President Donald Trump plans to cut civilian agency 2020 budgets as the White House plans a sweeping long-term reduction in spending to balance the federal budget in 15 years, according to the Trump administration budget proposal released March 11.
Under the White House’s budget, the government would spend $4.7 trillion in 2020, with non-defense agencies receiving a 9 percent cut from the spending cap level in fiscal 2019, according to a senior administration official that spoke to reporters on a March 11 call.
The White House is asking Congress to enact $2.7 trillion of spending reductions in savings and reforms, the largest spending cut proposal of any administration, according to the official.
The budget cuts come primarily in the realm of discretionary spending, where Congress has more room to make funding changes, instead of mandatory spending, which includes programs like Medicare, Medicaid and Social Security.
Of the major federal agencies listed, most received reductions from their estimated 2019 budgets, with the Corps of Engineers and Environmental Protection Agency the hardest hit at 31 percent of their budgets lost.
The Department of Defense, Department of Homeland Security, Veterans Affairs and NASA all received budget increases over the estimated 2019 numbers.
The budget also includes $8.6 billion for a border wall, a $50 billion school choice initiative, $200 billion in transportation and broadband infrastructure, and a work requirement for individuals between 18 and 65 years old that receive benefits from federal welfare programs.
“In the last two years, President Trump and this administration have prioritized reining in reckless Washington spending. The budget that we have presented to Congress and the American people, ‘A Budget for a Better America,’ embodies fiscal responsibility and takes aim at Washington’s waste, fraud and abuse,” said Office of Management and Budget Acting Director Russ Vought in a news release.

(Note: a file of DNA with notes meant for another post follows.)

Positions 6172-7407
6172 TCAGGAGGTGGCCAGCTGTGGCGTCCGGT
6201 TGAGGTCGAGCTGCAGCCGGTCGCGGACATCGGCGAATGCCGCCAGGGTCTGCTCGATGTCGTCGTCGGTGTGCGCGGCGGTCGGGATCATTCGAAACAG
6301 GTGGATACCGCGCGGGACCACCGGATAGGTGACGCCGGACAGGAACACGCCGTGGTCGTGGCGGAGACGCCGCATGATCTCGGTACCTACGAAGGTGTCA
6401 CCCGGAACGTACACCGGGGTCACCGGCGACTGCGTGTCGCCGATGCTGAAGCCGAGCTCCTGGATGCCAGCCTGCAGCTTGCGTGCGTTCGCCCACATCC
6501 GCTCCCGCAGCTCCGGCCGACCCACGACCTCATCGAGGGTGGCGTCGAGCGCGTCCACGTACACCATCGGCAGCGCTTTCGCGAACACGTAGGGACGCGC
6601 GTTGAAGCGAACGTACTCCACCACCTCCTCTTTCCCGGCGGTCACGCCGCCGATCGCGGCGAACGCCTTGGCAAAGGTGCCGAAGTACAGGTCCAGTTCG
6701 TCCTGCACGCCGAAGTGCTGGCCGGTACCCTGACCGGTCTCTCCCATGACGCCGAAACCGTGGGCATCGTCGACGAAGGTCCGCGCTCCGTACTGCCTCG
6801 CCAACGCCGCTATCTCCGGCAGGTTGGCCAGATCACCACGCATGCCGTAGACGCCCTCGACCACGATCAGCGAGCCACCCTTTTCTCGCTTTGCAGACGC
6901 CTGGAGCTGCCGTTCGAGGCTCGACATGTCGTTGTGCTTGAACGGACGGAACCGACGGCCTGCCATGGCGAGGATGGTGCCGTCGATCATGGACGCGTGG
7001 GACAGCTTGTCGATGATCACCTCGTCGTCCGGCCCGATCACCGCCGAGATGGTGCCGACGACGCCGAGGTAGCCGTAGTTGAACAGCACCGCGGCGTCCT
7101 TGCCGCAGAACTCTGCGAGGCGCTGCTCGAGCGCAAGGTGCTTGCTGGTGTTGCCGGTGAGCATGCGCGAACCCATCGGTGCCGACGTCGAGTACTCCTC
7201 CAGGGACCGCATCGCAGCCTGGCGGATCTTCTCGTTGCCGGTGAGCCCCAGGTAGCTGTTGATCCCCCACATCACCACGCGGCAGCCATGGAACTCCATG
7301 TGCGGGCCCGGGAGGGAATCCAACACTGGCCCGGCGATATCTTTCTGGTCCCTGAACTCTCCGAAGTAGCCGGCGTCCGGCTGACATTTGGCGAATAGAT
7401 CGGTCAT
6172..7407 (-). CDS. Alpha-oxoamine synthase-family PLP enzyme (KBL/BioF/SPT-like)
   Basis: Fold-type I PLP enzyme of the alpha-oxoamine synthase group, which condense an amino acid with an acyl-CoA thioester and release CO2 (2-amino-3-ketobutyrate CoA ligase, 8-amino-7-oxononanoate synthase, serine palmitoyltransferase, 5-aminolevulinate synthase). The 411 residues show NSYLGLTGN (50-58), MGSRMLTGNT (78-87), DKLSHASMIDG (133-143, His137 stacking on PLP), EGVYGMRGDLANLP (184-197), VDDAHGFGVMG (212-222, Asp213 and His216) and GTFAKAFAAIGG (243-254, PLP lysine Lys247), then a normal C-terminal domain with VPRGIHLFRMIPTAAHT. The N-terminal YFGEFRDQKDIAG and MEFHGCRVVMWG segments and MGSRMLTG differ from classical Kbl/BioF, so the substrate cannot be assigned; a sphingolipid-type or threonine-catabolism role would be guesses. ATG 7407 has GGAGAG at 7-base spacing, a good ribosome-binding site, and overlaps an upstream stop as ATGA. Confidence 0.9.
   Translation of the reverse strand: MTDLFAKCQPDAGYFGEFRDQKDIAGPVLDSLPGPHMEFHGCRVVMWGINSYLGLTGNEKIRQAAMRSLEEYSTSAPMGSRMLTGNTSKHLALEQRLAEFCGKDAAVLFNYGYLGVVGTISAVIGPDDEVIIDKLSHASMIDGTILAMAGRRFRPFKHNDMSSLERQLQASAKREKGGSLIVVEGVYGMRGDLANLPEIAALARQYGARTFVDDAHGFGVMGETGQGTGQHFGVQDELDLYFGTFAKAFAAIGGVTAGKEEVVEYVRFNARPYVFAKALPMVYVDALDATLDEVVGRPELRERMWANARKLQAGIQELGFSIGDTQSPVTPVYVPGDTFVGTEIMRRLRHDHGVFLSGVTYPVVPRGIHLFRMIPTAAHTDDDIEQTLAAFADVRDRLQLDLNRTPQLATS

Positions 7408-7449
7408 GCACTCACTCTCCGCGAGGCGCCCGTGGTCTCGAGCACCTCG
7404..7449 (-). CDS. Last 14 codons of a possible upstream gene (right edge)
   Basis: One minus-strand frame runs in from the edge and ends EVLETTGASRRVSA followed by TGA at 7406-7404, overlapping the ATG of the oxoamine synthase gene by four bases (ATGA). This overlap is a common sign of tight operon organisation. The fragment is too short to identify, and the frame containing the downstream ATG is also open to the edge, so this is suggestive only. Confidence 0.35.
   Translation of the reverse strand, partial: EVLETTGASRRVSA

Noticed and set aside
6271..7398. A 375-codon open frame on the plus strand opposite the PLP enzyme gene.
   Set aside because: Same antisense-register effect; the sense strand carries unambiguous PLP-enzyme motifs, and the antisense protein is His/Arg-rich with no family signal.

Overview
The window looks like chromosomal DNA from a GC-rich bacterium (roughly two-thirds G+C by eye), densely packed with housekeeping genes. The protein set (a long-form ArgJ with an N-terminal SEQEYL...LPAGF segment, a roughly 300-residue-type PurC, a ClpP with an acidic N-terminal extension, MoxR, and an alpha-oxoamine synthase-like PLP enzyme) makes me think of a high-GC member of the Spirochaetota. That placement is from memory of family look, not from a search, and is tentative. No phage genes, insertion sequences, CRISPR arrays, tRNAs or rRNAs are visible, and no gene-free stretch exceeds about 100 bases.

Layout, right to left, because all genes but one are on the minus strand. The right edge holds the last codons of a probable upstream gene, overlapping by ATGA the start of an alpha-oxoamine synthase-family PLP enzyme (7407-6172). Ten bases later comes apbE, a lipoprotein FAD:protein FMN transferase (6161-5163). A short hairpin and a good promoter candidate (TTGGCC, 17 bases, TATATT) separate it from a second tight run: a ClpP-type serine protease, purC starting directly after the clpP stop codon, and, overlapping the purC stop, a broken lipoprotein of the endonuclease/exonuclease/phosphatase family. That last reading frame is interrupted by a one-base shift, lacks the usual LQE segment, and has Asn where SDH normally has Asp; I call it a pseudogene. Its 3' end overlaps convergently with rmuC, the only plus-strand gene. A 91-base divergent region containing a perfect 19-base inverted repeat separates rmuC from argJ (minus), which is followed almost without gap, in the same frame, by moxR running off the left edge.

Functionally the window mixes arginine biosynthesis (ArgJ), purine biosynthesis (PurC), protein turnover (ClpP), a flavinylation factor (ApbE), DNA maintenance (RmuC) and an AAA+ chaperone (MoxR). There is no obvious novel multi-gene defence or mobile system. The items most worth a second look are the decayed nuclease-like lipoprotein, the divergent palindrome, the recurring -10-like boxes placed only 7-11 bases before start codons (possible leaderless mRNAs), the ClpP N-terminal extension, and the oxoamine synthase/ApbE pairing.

“Our national debt nearly doubled under the previous administration and now stands at more than $22 trillion. This budget shows that we can return to fiscal sanity without halting our economic resurgence while continuing to invest in critical priorities. President Trump’s budget for 2020 will balance in 15 years, end runaway spending, and secure prosperity for future generations.”
According to the Congressional Budget Office, the federal government is expected to spend $4.4 trillion in 2019 while bringing in a revenue of $3.5 trillion, resulting in approximately $897 billion being added to the deficit.
The president’s 2020 budget relies on projected U.S. economic increases driven by 2017 tax cut legislation, which the 2020 budget proposal would make permanent, to boost tax revenue in the coming years and ultimately balance the budget by 2035.
The 2020 budget was initially supposed to be released in early February of this year, but the 35-day shutdown that spanned the end of 2018 and beginning of 2019 delayed the release by a month.
The president’s budget proposal is not the be-all end-all of federal spending, as Congress has the option to — and nearly always does — change the the budget totals for the final appropriations legislation it is supposed to pass by the end of September each year.
This budget proposal is likely to see opposition from the Democrat-controlled House, especially over border wall funding, the debate for which caused the most recent government shutdown.
Editor’s note: this story has been updated to include additional details.
Jessie Bur covers the federal workforce and the changes most likely to impact government employees.